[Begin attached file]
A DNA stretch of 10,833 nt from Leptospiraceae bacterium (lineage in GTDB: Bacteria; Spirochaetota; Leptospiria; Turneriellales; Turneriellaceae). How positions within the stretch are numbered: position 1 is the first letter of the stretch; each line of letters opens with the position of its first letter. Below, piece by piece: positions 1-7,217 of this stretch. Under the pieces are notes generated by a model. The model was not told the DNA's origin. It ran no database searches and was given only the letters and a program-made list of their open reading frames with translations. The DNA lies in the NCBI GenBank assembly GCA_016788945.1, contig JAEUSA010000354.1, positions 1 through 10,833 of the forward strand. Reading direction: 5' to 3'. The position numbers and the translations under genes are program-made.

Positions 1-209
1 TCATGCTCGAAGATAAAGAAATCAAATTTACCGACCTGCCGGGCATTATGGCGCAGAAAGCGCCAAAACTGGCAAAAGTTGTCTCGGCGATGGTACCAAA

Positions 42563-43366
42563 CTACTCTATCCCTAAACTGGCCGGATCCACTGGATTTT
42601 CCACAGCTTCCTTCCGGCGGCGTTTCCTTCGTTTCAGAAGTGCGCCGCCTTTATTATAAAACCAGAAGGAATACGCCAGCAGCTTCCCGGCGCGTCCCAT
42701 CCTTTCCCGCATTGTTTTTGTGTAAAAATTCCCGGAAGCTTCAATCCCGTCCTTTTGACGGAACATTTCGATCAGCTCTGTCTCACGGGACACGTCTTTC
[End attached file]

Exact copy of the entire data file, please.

A DNA stretch of 10,833 nt from Leptospiraceae bacterium (lineage in GTDB: Bacteria; Spirochaetota; Leptospiria; Turneriellales; Turneriellaceae). How positions within the stretch are numbered: position 1 is the first letter of the stretch; each line of letters opens with the position of its first letter. Below, piece by piece: positions 1-7,217 of this stretch. Under the pieces are notes generated by a model. The model was not told the DNA's origin. It ran no database searches and was given only the letters and a program-made list of their open reading frames with translations. The DNA lies in the NCBI GenBank assembly GCA_016788945.1, contig JAEUSA010000354.1, positions 1 through 10,833 of the forward strand. Reading direction: 5' to 3'. The position numbers and the translations under genes are program-made.

Positions 1-209
1 TCATGCTCGAAGATAAAGAAATCAAATTTACCGACCTGCCGGGCATTATGGCGCAGAAAGCGCCAAAACTGGCAAAAGTTGTCTCGGCGATGGTACCAAA

Positions 42563-43366
42563 CTACTCTATCCCTAAACTGGCCGGATCCACTGGATTTT
42601 CCACAGCTTCCTTCCGGCGGCGTTTCCTTCGTTTCAGAAGTGCGCCGCCTTTATTATAAAACCAGAAGGAATACGCCAGCAGCTTCCCGGCGCGTCCCAT
42701 CCTTTCCCGCATTGTTTTTGTGTAAAAATTCCCGGAAGCTTCAATCCCGTCCTTTTGACGGAACATTTCGATCAGCTCTGTCTCACGGGACACGTCTTTC